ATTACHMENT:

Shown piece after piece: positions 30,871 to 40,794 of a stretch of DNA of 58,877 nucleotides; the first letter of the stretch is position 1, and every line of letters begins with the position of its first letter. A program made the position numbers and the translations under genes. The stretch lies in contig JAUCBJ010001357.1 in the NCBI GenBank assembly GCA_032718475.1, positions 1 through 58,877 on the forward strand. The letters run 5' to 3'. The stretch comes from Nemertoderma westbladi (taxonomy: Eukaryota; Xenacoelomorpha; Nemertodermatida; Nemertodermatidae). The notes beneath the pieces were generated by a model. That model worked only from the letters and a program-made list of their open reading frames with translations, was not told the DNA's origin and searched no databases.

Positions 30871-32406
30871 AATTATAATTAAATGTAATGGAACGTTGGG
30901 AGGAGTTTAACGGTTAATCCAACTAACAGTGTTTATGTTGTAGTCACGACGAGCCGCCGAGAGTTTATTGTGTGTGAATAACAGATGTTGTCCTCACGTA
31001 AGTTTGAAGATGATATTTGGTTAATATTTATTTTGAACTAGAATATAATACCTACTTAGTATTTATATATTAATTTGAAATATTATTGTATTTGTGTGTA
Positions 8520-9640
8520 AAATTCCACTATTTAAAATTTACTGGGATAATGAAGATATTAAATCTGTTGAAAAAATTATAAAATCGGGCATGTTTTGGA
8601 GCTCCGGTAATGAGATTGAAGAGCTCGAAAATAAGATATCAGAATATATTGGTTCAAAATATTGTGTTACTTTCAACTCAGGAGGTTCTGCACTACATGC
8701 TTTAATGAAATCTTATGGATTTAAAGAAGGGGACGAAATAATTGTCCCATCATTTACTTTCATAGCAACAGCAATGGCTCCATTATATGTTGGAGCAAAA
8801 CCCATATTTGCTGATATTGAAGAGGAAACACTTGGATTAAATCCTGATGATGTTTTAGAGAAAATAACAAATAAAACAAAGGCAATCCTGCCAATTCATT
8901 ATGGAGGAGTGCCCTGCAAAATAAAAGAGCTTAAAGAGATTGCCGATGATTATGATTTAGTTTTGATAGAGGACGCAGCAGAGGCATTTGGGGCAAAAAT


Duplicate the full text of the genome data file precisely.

Shown piece after piece: positions 30,871 to 40,794 of a stretch of DNA of 58,877 nucleotides; the first letter of the stretch is position 1, and every line of letters begins with the position of its first letter. A program made the position numbers and the translations under genes. The stretch lies in contig JAUCBJ010001357.1 in the NCBI GenBank assembly GCA_032718475.1, positions 1 through 58,877 on the forward strand. The letters run 5' to 3'. The stretch comes from Nemertoderma westbladi (taxonomy: Eukaryota; Xenacoelomorpha; Nemertodermatida; Nemertodermatidae). The notes beneath the pieces were generated by a model. That model worked only from the letters and a program-made list of their open reading frames with translations, was not told the DNA's origin and searched no databases.

Positions 30871-32406
30871 AATTATAATTAAATGTAATGGAACGTTGGG
30901 AGGAGTTTAACGGTTAATCCAACTAACAGTGTTTATGTTGTAGTCACGACGAGCCGCCGAGAGTTTATTGTGTGTGAATAACAGATGTTGTCCTCACGTA
31001 AGTTTGAAGATGATATTTGGTTAATATTTATTTTGAACTAGAATATAATACCTACTTAGTATTTATATATTAATTTGAAATATTATTGTATTTGTGTGTA
Positions 8520-9640
8520 AAATTCCACTATTTAAAATTTACTGGGATAATGAAGATATTAAATCTGTTGAAAAAATTATAAAATCGGGCATGTTTTGGA
8601 GCTCCGGTAATGAGATTGAAGAGCTCGAAAATAAGATATCAGAATATATTGGTTCAAAATATTGTGTTACTTTCAACTCAGGAGGTTCTGCACTACATGC
8701 TTTAATGAAATCTTATGGATTTAAAGAAGGGGACGAAATAATTGTCCCATCATTTACTTTCATAGCAACAGCAATGGCTCCATTATATGTTGGAGCAAAA
8801 CCCATATTTGCTGATATTGAAGAGGAAACACTTGGATTAAATCCTGATGATGTTTTAGAGAAAATAACAAATAAAACAAAGGCAATCCTGCCAATTCATT
8901 ATGGAGGAGTGCCCTGCAAAATAAAAGAGCTTAAAGAGATTGCCGATGATTATGATTTAGTTTTGATAGAGGACGCAGCAGAGGCATTTGGGGCAAAAAT